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Released: August 3, 1979

Rating: 4.324 (average of 9 ratings)

Genre: new wave

Quotable: --

Album Tracks:

  1. I Zimbra
  2. Mind
  3. Paper
  4. Cities
  5. Life During Wartime
  6. Memories Can’t Wait
  7. Air
  8. Heaven
  9. Animals
  10. Electric Guitar
  11. Drugs


sales in U.S. only ˝ million
sales in U.K. only - estimated --
sales in all of Europe as determined by IFPI – click here to go to their site. --
sales worldwide - estimated ˝ million


peak on U.S. Billboard album chart 21
peak on U.K. album chart 33

Singles/Hit Songs:

  • Life During Wartime (11/3/79) #80 US

Notes: --


Rated one of the top 1000 albums of all time by Dave’s Music Database. Click to learn more.

Fear of Music
Talking Heads
“By titling their third album Fear of Music and opening it with the African rhythmic experiment I Zimbra, complete with nonsense lyrics by poet Hugo Ball, Talking Heads make the record seem more of a departure than it is. Though Fear of Music is musically distinct from its predecessors, it’s mostly because of the use of minor keys that give the music a more ominous sound. Previously, David Byrne’s offbeat observations had been set off by an overtly humorous tone; on Fear of Music, he is still odd, but no longer so funny” (Ruhlmann).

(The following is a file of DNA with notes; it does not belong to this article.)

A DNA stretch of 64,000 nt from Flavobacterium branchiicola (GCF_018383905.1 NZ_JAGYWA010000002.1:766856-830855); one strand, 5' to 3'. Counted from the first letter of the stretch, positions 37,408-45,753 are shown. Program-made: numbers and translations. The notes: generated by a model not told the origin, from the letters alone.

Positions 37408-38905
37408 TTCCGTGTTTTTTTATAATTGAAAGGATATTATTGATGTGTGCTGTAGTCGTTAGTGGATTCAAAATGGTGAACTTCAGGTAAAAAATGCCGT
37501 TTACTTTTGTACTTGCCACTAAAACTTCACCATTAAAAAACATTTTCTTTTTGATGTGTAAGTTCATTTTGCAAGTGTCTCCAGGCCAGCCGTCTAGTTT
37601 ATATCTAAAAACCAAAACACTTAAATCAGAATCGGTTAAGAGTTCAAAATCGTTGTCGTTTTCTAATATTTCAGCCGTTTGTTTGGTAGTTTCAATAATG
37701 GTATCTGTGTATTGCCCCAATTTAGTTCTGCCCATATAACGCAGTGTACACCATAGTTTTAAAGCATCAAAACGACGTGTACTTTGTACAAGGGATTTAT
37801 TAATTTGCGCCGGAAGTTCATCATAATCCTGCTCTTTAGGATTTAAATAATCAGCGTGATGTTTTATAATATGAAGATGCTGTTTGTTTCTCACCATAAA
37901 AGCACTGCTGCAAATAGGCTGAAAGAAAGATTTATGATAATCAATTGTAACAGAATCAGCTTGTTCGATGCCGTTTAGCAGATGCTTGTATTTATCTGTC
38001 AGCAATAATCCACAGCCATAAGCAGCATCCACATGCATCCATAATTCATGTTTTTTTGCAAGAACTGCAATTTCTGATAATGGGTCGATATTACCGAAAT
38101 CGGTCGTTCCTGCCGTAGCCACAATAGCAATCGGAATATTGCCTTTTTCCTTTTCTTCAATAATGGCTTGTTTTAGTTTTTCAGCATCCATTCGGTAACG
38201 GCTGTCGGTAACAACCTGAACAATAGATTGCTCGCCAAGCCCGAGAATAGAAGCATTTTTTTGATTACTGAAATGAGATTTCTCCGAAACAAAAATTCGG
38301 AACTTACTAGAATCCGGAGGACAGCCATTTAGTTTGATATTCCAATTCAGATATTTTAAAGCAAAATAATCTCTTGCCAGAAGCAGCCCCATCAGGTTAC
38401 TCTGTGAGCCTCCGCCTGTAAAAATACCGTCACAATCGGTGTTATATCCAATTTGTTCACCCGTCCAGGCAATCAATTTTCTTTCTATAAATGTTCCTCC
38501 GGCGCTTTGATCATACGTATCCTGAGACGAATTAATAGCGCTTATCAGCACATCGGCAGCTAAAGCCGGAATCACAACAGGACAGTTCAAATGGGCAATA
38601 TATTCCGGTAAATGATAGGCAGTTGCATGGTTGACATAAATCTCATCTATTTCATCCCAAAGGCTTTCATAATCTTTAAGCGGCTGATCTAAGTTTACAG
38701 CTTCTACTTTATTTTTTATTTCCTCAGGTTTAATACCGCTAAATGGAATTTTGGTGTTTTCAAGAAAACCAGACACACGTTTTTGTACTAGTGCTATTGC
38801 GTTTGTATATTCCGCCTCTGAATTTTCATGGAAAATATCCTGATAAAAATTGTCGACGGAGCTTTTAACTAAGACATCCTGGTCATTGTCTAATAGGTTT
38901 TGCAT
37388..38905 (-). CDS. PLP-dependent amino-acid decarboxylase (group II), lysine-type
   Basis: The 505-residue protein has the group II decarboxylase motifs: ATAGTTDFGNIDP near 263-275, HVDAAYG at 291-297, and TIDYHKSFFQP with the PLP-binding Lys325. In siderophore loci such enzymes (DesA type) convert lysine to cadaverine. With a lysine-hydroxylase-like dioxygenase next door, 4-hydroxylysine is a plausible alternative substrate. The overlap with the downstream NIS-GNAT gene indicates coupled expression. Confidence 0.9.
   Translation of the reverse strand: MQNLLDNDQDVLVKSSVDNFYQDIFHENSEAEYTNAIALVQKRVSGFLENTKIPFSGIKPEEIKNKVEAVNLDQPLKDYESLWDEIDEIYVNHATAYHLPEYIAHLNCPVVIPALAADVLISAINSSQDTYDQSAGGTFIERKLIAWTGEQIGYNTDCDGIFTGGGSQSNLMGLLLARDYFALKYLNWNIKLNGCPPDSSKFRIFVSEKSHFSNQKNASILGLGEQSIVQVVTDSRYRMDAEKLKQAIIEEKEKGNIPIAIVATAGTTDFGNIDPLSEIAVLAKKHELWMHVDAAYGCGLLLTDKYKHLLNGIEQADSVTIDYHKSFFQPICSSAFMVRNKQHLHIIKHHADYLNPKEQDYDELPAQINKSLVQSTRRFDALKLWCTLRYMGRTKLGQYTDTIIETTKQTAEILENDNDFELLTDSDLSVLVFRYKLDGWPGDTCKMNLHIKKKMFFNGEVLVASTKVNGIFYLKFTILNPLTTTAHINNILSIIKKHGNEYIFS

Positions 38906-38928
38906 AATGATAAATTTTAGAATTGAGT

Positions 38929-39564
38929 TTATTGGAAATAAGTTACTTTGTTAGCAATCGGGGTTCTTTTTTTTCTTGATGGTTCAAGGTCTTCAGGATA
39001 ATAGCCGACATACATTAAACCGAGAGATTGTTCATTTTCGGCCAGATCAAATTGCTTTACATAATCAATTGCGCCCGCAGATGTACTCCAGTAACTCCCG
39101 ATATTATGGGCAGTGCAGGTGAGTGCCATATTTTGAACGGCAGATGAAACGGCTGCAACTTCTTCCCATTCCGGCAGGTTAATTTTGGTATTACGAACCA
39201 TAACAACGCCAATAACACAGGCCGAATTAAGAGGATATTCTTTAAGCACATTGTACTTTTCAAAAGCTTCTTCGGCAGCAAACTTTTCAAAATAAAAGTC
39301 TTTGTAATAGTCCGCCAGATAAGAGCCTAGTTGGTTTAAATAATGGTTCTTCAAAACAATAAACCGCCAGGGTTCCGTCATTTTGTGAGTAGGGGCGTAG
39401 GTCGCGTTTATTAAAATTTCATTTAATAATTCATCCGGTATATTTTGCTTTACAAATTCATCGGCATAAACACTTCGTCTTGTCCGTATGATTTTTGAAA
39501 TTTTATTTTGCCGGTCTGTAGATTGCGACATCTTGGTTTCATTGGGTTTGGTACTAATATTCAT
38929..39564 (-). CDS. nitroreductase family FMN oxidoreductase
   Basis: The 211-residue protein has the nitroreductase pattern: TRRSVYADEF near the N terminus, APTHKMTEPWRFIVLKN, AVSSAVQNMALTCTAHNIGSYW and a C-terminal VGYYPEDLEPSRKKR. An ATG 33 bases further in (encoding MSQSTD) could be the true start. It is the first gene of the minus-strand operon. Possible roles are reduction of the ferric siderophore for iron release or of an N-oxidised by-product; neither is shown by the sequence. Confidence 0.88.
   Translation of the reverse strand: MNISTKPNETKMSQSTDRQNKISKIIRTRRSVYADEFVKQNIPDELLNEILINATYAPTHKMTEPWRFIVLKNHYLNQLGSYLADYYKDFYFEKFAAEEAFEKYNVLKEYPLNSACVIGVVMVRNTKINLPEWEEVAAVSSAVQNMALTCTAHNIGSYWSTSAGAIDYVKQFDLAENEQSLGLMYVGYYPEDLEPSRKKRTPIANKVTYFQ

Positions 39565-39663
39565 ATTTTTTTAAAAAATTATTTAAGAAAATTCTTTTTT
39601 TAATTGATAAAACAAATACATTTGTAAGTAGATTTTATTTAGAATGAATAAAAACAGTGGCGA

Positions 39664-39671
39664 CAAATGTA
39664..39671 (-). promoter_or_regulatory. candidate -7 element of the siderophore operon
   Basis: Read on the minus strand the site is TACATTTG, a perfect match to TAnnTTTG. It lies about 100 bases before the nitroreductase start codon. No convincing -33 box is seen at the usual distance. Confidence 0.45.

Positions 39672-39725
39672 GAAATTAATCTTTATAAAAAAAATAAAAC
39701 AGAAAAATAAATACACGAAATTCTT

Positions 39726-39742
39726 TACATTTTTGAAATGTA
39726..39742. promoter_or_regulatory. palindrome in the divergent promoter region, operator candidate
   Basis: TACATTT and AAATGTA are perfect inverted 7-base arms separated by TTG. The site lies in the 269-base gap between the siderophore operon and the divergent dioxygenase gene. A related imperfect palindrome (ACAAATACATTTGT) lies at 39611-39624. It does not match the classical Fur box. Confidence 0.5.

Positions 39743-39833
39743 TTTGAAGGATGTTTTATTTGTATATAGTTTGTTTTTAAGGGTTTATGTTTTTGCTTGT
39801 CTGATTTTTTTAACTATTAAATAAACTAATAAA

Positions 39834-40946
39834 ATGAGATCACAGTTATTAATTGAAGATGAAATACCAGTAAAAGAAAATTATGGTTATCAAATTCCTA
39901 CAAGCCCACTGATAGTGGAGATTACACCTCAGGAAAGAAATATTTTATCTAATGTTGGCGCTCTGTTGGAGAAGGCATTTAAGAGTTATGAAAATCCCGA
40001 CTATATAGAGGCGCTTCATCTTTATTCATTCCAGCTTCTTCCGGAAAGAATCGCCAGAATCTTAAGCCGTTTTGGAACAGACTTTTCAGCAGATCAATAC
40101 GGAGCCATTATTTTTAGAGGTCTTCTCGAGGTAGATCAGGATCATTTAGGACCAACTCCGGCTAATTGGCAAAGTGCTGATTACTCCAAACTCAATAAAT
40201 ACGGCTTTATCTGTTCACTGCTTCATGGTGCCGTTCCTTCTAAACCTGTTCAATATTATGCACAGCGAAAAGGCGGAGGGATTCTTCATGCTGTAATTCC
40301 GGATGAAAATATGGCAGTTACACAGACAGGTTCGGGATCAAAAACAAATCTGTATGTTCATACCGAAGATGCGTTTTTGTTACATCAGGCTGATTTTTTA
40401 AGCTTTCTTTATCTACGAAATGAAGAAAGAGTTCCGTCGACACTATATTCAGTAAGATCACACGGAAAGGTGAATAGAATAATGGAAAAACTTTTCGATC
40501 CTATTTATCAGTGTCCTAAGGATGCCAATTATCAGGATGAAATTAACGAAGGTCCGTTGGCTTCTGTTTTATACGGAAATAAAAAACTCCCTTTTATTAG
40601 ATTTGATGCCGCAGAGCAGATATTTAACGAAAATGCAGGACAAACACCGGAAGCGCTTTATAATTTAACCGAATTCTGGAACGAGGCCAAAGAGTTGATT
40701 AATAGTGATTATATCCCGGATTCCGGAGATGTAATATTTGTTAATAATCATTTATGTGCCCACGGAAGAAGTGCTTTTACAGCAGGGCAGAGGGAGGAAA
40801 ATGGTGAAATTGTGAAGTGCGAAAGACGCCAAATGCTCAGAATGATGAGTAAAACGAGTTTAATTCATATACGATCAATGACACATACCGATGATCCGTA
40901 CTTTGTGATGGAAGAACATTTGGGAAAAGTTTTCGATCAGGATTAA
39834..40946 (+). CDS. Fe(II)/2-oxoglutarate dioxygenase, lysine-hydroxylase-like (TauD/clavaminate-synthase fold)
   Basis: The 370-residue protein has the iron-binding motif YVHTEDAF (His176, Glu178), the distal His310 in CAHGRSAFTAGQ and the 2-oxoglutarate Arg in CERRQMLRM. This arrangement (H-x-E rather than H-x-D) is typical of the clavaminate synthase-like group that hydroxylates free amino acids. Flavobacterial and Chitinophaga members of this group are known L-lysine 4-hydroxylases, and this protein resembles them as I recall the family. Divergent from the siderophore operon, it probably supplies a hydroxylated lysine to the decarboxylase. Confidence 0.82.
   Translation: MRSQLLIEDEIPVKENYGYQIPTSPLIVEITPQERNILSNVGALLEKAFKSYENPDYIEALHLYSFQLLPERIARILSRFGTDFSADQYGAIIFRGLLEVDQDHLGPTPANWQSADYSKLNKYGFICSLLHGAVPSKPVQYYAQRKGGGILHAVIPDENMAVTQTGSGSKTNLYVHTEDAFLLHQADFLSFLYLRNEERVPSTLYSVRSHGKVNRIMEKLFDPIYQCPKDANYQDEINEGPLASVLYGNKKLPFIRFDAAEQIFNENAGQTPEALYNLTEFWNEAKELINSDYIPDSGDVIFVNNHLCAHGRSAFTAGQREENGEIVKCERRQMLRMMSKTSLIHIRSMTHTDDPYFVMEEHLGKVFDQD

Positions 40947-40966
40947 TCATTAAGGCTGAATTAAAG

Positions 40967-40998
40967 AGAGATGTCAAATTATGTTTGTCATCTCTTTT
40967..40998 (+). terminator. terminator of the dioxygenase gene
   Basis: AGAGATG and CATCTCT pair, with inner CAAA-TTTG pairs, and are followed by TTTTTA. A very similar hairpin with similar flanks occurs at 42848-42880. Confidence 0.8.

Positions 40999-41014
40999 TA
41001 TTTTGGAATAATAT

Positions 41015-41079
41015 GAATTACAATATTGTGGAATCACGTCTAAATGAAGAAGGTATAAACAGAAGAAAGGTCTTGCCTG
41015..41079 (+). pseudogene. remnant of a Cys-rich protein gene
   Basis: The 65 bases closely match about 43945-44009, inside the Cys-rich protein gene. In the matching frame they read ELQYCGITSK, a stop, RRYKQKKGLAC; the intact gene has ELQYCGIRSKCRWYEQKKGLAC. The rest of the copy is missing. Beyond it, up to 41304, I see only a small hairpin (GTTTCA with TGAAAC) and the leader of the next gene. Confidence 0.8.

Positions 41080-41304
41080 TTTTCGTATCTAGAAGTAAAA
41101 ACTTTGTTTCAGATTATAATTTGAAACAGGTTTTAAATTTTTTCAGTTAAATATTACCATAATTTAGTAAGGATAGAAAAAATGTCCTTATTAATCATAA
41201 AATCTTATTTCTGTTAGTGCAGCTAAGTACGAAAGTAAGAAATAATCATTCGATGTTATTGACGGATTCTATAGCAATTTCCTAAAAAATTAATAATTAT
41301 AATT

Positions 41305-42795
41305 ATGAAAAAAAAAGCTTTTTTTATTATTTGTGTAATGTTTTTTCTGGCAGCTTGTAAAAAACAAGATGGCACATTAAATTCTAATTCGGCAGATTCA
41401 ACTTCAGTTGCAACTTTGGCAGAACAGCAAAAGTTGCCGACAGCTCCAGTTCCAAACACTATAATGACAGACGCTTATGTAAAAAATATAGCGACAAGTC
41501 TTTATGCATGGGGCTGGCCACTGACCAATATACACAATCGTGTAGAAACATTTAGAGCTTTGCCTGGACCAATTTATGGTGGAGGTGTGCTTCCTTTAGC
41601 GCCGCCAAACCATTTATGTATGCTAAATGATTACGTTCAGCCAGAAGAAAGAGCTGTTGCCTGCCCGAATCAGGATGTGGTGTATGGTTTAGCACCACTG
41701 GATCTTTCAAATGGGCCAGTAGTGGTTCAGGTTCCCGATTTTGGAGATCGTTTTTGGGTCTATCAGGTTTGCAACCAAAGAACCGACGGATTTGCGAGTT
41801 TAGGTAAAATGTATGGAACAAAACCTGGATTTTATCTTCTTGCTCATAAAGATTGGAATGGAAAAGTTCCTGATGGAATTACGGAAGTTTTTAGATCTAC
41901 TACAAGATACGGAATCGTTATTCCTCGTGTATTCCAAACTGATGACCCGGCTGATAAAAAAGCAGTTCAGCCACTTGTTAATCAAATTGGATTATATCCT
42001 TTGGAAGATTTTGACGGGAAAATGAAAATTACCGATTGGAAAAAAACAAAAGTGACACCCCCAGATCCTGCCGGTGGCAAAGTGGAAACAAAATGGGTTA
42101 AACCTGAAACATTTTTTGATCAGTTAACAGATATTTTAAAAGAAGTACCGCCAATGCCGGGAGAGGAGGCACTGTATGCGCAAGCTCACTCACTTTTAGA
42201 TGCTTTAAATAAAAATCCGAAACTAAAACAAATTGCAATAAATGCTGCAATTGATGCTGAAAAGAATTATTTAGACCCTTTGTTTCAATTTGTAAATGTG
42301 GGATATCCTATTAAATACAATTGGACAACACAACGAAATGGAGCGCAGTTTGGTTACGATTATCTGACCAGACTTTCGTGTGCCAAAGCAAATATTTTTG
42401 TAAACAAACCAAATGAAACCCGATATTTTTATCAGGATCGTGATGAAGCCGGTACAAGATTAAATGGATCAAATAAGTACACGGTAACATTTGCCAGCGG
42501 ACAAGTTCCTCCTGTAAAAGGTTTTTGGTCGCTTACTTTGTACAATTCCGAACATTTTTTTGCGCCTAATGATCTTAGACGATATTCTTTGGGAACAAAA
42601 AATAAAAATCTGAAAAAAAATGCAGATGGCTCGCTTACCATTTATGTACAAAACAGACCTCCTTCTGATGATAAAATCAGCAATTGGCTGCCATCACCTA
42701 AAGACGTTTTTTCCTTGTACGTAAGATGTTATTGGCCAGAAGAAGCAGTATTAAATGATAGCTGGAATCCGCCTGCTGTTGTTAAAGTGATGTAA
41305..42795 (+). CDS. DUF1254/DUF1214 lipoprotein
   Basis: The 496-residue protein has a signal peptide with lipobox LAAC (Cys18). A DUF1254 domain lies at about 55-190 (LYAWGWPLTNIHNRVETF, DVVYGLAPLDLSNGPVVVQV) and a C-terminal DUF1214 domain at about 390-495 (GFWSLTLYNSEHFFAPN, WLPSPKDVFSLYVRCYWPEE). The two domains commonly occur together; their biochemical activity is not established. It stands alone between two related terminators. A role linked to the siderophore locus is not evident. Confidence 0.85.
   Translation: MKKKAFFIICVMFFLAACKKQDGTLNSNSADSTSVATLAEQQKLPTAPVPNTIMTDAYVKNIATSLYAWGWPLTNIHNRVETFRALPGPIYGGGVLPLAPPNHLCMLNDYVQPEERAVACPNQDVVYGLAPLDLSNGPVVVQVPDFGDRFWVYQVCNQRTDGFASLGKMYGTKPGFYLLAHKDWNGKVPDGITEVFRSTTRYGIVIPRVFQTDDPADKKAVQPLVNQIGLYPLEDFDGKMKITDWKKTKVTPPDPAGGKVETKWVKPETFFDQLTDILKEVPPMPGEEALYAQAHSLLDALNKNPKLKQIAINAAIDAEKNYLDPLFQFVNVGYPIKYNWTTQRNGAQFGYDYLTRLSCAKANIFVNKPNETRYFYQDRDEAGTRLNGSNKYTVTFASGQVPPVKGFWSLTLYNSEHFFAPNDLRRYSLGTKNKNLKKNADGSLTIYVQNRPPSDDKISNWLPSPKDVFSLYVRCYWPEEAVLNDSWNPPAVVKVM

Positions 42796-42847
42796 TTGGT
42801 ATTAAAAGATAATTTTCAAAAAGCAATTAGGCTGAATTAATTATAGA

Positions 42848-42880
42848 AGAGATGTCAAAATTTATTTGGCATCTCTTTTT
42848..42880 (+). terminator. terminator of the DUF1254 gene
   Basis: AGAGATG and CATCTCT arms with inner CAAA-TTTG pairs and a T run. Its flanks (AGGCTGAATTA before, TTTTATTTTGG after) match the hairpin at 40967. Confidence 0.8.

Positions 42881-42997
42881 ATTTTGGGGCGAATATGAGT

“At the same time, however, the music has become even more compelling. Worked up from jams (though Byrne received sole songwriter’s credit), the music is becoming denser and more driving, notably on the album’s standout track, Life During Wartime, with lyrics that match the music’s power. ‘This ain’t no party,’ declares Byrne, ‘this ain’t no disco, this ain’t no fooling around’” (Ruhlmann).

“The other key song, Heaven, extends the dismissal Byrne had expressed for the U.S. in ‘The Big Country’ to paradise itself: ‘Heaven is a place where nothing ever happens.’ It’s also the album’s most melodic song” (Ruhlmann).

“Those are the highlights. What keeps Fear of Music from being as impressive an album as Talking Heads’ first two is that much of it seems to repeat those earlier efforts, while the few newer elements seem so risky and exciting. It’s an uneven, transitional album, though its better songs are as good as any Talking Heads ever did” (Ruhlmann).

Review Source(s):

Related DMDB Link(s):

previous album: More Songs about Buildings and Food (1978) next album: Remain in Light (1980)

Last updated May 10, 2008.